The Myth of Joshua Lawrence Chamberlain


There are few figures in military history that are as utterly hyped as PBS’ general: Joshua Lawrence Chamberlain, the faux “Hero” of Little Round Top. By his own admission, Chamberlain had no idea what he was doing on the day of July 2nd, 1863, and the facts and the evidence show that as well.

The first point that must be discussed when it comes to the myth of Joshua Lawrence Chamberlain is exactly how many men the 20th Maine actually squared off against on that July day. As all students of the Civil War know, the main opponent of the 20th Maine on Little Round Top was Colonel John C. Oates, the formal commander of the 15th Alabama. Oates commanded in the 15th Alabama roughly 100 or so more men than the 20th Maine had, but that is getting ahead of the story. On July 2nd, 1863, Oates had at his disposal his own 15th Alabama, 4th Alabama, 47th Alabama, 48th Alabama and 4th Texas, all of these differing infantry regiments were to attack the Little Round Top, and hold it. It was seen by General Longstreet that this many men, numbering more than 2,500, was needed to keep the Little Round Top secure. Oates would not have this many men when trying to capture the Little Round Top, and Colonel Chamberlain had nothing to do with that.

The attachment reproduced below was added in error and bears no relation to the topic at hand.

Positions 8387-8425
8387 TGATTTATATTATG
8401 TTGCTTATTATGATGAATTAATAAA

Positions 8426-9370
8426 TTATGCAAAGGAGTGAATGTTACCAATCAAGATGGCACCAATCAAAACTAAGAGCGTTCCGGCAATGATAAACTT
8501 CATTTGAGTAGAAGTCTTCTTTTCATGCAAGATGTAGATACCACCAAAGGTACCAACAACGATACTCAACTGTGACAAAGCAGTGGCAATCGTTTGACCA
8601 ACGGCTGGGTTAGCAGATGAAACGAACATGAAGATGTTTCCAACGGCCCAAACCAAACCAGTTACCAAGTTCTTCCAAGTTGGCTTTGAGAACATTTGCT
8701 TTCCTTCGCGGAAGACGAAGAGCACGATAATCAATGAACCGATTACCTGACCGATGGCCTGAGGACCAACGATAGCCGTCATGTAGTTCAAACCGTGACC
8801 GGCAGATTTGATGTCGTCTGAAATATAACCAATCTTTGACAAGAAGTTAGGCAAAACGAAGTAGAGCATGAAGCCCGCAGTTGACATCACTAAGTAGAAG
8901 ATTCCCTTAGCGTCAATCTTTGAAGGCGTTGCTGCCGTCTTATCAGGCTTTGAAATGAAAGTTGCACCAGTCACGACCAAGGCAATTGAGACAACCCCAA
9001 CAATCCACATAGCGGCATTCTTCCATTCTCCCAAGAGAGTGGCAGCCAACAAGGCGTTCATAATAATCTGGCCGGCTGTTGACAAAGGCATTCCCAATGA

Union Surveyor General Governeur Warren had recognized the crisis that surrounded the Little Round Top early in the morning of July 2nd, and had recruited Colonel Strong Vincent to remove the 16th Michigan, 34th New York and the 20th Maine from their ordered path, dictated by Third Corp Commander George Sickles, and to instead fortify the Little Round Top. Warren and Vincent both were made casualties of the war in defending the Little Round Tops, a hill top neither was expected or required to defend.